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H2-Anthooxi Cranberry Extract

(1) 1-25% Anthocyanidins UV(Chinese Standard,European Standard)
(2) 1-36% Anthocyanidins HPLC
(3) 1%-40% Proanthocyanidins
(4) 5:1,10:1,20:1,25:1,30:1
(5) Concentrated Juice Brix 65,Brix 50

Botanical Name:Vaccinum Macrocarpon L.
Part Used:Berry


Detailed description

Product Name: 3H2-Anthooxi Cranberry Extract

Active Ingredient:Anthocyanidins

Structural formula:


Active Ingredient:Proanthocyanidins(PAC)

CAS No.:4852-22-6

Structural formula:



In North America, Native Americans were the first to use cranberries as food. Native Americans used cranberries in a variety of foods, especially for pemmican, wound medicine and dye.

Raw cranberries have moderate levels of vitamin C, dietary fiber and the essential dietary mineral, manganese, as well as a balanced profile of other essential micronutrients

Raw cranberries are a source of polyphenol antioxidants, phytochemicals under active research for possible benefits to the cardiovascular system and immune system, and as anti-cancer agents,such as in isolated prostate cancer cells.

One study compared cranberries with twenty other fruits, showing that cranberries had a high amount of total polyphenols. Cranberry tannins have laboratory evidence for anti-clotting properties and may prevent recurring urinary tract infections in women, Although the evidence in favor of cranberries' efficacy in treating UTIs is far from conclusive.Raw cranberries and cranberry juice are abundant food sources of flavonoids such as proanthocyanidins, flavonols  and quercetin.These compounds have shown possible activity as anti-cancer agents in vitro.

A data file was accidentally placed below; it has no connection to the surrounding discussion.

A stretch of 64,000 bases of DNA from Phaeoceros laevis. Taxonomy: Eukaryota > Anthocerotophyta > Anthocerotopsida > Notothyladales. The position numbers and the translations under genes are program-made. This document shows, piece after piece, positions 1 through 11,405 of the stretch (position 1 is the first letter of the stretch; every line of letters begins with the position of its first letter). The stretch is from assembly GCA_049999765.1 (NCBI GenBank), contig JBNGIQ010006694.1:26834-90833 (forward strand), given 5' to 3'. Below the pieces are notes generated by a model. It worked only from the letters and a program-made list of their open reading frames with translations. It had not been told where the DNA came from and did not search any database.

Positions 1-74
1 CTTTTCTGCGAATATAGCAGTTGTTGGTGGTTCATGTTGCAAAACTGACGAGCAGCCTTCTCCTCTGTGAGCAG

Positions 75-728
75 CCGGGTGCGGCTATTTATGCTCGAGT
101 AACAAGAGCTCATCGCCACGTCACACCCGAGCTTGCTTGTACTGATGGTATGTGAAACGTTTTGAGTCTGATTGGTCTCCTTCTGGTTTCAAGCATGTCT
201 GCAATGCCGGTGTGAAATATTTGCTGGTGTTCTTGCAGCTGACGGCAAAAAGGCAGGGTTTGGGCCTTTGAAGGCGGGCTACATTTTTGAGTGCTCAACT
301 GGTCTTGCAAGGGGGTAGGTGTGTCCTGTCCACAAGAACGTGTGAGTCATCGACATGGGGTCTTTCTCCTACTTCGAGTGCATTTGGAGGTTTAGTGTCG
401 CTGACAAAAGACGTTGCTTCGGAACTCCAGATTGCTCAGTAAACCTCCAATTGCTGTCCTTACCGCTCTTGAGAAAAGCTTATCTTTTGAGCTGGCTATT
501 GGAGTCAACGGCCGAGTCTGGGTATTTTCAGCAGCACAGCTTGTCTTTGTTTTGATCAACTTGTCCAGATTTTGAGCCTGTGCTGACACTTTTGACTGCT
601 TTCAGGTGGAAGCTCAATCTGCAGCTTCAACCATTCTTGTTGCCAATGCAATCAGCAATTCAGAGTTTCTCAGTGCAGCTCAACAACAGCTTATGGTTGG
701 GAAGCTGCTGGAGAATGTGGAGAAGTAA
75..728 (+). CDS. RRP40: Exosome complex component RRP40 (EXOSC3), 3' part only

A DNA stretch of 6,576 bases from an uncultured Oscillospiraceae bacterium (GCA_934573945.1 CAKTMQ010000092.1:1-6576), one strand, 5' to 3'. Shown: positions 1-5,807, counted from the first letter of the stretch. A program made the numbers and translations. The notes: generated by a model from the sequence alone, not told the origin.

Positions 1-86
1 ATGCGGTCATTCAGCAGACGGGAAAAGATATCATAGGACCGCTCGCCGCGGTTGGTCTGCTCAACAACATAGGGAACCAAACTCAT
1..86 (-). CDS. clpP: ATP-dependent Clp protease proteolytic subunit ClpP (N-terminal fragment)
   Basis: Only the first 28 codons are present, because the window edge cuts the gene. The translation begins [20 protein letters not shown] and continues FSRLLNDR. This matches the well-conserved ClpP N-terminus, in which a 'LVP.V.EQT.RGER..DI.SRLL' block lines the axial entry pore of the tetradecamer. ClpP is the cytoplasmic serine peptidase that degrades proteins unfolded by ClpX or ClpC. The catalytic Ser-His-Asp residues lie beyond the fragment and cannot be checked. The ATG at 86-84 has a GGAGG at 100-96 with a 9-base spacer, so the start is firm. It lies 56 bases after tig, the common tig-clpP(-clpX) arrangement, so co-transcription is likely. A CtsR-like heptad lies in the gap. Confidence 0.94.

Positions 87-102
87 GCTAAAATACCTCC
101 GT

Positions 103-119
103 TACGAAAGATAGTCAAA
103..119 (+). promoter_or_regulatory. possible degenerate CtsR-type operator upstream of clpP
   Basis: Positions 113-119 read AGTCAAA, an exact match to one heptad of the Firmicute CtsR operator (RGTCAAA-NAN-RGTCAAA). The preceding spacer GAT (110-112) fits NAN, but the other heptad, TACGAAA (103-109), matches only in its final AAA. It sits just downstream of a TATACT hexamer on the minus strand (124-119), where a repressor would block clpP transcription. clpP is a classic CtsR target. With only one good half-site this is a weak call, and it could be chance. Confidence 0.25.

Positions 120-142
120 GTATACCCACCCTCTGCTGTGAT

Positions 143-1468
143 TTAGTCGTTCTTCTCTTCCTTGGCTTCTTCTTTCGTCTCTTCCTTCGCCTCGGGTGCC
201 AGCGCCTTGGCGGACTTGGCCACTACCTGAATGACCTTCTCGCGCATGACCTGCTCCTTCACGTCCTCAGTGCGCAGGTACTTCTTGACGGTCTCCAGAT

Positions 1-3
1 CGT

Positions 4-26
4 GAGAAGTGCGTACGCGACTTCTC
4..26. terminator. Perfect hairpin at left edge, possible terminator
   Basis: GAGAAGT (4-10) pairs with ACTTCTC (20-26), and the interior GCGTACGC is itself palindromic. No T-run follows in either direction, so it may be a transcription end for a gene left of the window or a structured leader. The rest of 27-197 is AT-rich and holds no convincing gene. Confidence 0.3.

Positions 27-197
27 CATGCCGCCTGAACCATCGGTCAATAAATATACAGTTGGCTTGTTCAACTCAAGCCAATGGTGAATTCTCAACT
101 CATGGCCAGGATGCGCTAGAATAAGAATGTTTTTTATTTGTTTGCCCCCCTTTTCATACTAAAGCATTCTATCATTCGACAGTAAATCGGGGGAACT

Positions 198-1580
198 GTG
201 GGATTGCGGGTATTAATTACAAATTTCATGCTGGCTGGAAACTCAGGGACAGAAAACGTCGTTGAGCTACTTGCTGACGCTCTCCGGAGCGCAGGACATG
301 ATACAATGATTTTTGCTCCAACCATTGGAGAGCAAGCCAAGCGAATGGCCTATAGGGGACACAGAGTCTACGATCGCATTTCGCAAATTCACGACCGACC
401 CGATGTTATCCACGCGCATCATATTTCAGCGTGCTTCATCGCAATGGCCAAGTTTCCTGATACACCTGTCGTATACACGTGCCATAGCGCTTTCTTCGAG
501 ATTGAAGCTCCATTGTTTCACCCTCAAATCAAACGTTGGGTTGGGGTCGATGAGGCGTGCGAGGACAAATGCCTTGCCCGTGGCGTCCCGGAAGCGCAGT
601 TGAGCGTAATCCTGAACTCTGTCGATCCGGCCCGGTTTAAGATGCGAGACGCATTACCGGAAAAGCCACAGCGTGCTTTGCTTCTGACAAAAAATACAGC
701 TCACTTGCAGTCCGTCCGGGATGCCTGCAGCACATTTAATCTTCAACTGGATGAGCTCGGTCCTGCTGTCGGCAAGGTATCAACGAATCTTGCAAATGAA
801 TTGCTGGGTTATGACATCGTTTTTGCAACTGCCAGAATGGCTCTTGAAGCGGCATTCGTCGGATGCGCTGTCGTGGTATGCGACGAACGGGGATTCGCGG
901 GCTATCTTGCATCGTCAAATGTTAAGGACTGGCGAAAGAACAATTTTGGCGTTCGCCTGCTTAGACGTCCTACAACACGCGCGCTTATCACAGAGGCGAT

Proanthocyanidin (PA or PAC), also known as procyanidin, oligomeric proanthocyanidin (OPC), leukocyanidin, leucoanthocyanin and condensed tannins, is a class of flavanols. Proanthocyanidins are essentially polymer chains of flavonoids such as catechins.[1] One was discovered in 1948 by Jacques Masquelier and called Vitamin P, although this name did not gain official category status and has since fallen out of usage. It was Masquelier who first developed techniques for the extraction of proanthocyanidins from certain plant species.

Proanthocyanidins have been sold as nutritional and therapeutic supplements in Europe since the 1980s. In contrast, the introduction of proanthocyanidins to the United States market has been relatively recent


Anthocyanidins≥25% By UV
AppearanceFine dark purple powder
Particle sizeNLT 95% pass 80 mesh
Loss on drying≤5%
Heavy metals<10ppm
IrradiationIrradiation Free
Total Plate Count<10000cfu/g
Yeast & Mold<300cfu/g
Physical StandardCP2010
Chemical&Microorganism     StandardUSP34

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